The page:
Passive-aggression doesn’t work, telling the boss makes you look like a snitch and somehow they’ve developed a taste for expired milk in their coffee. Dealing with a lazy and unpopular co-worker is an up-hill battle but one that can be won.
The logic, you’d think, is that if you’re putting in extra effort to get a lazy colleague caught, it should trump their laziness. But for some reason it never works like that. I believe it’s called Sod’s Law but then again, I’m no scientist. I’m just a guy who wishes he has the conviction to be a lazy offender.
In a recent column from The Guardian, one reader writes in to bemoan their lazy colleague. This particular offender goes home at lunchtime when she doesn’t think there’s any work to be doing. That just ain’t right, so here are our 5 best ways to deal with lazy co-workers without waging war.
1. Complain to the offender about the lack of standards
“Some people, eh. I have no time for laziness”, you say out of the corner of your mouth to the office’s resident lazy offender. They nervously reply, “haha… yeah”. That’s all it takes to get the seeds of doubt sewed. Once you make lazy offender insecure about their work, results will be slight but noticeable over time.
2. Learn the ways of lazy
Nobody likes a goodie-goodie, but no-one likes a lazy worker either. You’ve got to decide which one you want to be if you want to bring forth change. Learning how to slack off successfully might introduce you to a new, interesting way of living but it might also cost you your job.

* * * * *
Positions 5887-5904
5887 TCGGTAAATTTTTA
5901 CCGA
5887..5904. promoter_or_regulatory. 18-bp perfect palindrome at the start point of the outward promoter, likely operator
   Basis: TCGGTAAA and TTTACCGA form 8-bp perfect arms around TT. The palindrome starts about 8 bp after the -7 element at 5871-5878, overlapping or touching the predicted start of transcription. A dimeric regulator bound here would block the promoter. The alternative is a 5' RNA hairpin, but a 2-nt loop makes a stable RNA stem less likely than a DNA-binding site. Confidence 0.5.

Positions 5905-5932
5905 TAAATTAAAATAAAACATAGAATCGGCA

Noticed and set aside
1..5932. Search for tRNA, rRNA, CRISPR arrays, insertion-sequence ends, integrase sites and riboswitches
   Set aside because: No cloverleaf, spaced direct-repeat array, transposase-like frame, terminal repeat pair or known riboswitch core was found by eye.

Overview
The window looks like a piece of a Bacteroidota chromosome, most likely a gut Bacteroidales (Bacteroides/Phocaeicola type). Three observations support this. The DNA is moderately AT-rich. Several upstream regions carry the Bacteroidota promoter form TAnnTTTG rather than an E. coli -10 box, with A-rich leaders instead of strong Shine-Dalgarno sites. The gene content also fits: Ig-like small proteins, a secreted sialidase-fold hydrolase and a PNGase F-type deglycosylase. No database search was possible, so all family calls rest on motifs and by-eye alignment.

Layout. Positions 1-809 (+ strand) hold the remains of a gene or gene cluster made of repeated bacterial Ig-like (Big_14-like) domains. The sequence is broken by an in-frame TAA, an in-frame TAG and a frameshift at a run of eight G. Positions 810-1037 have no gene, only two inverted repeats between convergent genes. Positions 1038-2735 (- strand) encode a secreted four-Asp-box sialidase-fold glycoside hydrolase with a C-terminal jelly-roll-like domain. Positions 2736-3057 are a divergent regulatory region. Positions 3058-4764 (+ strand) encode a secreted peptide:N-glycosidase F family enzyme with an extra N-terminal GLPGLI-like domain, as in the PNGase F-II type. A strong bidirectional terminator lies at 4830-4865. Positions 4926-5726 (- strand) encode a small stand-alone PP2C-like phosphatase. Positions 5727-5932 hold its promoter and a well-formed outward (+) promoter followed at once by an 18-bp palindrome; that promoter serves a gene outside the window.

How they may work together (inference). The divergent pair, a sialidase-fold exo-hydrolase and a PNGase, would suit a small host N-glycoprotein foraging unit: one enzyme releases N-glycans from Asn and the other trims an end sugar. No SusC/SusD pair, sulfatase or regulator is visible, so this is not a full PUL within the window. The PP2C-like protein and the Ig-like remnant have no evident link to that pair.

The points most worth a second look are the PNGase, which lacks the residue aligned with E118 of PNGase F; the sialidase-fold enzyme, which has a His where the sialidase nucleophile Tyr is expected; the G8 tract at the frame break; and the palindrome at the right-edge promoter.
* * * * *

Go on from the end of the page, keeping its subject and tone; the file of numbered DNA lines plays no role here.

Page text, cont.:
3. Unload your work on them
If they’ve got all this time to goof off, how long until people catch on that the lazy offender has a pretty clear schedule? Use this to your advantage by dumping all the work you don’t want to do on their desks – that’ll teach them for showboating.
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4. Be an anonymous snitch
Drop an anonymous hint down on your bosses lap that the lazy offender is, well, lazy and an offender. Like we said in the beginning, nobody likes a snitch but desperate situations call for desperate actions. Don’t be proud of your actions but trust that you’ve done the right thing for yourself, the office and the world.
5. Do some research
Before actually doing any of the four suggestions above, do some digging around the lazy offender. Maybe they have kids that need picking up; that’s why they leave early. Perhaps they’re amazing at their jobs and can get all their work done early. Or, most likely, they’re just a lazy offender. If they are the latter, feel no remorse as you deliver a swift dose of justice onto their desks.